This is a family winery more than 900 year old. With its 70 planted hectares, Casa de Vila Verde remained an inconspicuous producer of bulk wines for centuries. Its abrupt reconversion process towards quality and international markets began only four years ago. In 2005, production rose to 5,000 cases, and this year they are looking at 6,000. 

Constructed in the 12th century, the large manor house has witnessed innumerable events in the history of Portugal. Today, the vines trained in crosses –the younger wines are VSP-trained– produce aromatic wines like this delicate and bubbly Branco 2005 that barely exceeds 11.5º of alcohol. Green apple and floral notes, and a slight apricot scent. Fairly mineral. A good aperitif.


Unlike the white blend, this Alvarinho appears coarser and lacks the nice manners that welcomed us. Higher in alcohol and fruitier on the nose. Peach notes floating in a cloud of kerosene. In the mouth it shows itself sweeter, somewhat tired and undoubtedly less elegant. Let us not forget, however, that this type of wine sells for 4 to 5 euros in the local market.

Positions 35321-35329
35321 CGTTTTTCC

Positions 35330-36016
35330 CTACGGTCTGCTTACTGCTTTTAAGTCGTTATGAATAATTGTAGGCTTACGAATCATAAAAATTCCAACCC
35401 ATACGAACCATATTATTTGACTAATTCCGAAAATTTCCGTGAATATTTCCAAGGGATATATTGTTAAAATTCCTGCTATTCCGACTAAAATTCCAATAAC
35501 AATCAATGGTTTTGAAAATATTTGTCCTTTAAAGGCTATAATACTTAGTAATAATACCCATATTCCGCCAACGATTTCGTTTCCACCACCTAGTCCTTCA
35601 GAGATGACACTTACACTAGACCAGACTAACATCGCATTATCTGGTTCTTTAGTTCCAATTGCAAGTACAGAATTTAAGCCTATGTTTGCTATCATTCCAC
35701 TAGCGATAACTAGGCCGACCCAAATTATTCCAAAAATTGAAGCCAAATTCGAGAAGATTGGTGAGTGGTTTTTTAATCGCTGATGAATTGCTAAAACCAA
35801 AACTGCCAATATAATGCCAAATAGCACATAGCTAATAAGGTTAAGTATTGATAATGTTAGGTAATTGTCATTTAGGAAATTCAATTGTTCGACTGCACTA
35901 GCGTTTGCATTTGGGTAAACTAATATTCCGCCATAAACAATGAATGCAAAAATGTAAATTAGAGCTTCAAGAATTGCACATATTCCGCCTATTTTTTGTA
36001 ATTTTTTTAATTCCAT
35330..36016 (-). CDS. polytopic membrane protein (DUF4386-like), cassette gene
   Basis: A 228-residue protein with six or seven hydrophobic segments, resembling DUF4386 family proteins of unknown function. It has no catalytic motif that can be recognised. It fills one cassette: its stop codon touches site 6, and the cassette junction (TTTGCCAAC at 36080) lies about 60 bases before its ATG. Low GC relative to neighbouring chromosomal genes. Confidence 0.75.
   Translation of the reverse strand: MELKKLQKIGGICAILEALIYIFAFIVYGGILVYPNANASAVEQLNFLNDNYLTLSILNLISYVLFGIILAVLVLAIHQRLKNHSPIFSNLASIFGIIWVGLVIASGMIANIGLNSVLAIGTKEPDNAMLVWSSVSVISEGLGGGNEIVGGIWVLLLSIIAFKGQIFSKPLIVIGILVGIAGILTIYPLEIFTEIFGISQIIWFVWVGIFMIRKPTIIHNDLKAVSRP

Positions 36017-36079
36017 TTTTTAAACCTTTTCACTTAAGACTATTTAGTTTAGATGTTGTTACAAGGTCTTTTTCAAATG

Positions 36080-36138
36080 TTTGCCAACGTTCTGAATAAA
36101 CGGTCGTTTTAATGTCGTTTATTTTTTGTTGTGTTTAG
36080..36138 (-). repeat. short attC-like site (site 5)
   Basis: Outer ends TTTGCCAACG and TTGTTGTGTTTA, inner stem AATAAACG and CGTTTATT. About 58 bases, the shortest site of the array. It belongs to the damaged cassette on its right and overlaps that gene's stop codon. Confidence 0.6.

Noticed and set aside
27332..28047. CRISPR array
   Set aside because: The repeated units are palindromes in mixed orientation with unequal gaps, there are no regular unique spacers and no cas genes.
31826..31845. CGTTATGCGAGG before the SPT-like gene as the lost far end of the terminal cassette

This young winery, verde if you wish, was established in 1986 by the Meireles family under the name Sociedade Portuguesa de Vinhos. Since then, it has placed its strongest bet on vinho verde. Today, its modern vinification plant and 42 hectares in full production are split in six quintas (estates): Da Lixa, De Sanguinhedo, Da Corredoura, De Tarrio, Da Coveiros and Das Maias.

Trajadura is one of the least naturally acidic varieties, although in this case it still reaches a respectable 6g/l. The wine is very delicate, rather simplish, with citrus aromas and a dash of acetone. It the mouth, it shows itself plain, dry, not very communicative, but good enough for a € 2 wine.


Loureiro is a much more extroverted variety. The citrus and floral aromas are complemented with tender grass. This wine definitely speaks more and communicates better. In the mouth it feels fresher and more persistent. It leaves the palate with greater sweetness and without renouncing its citrus grapefruit tones, much like the cold climate Sauvignons we are so familiar with.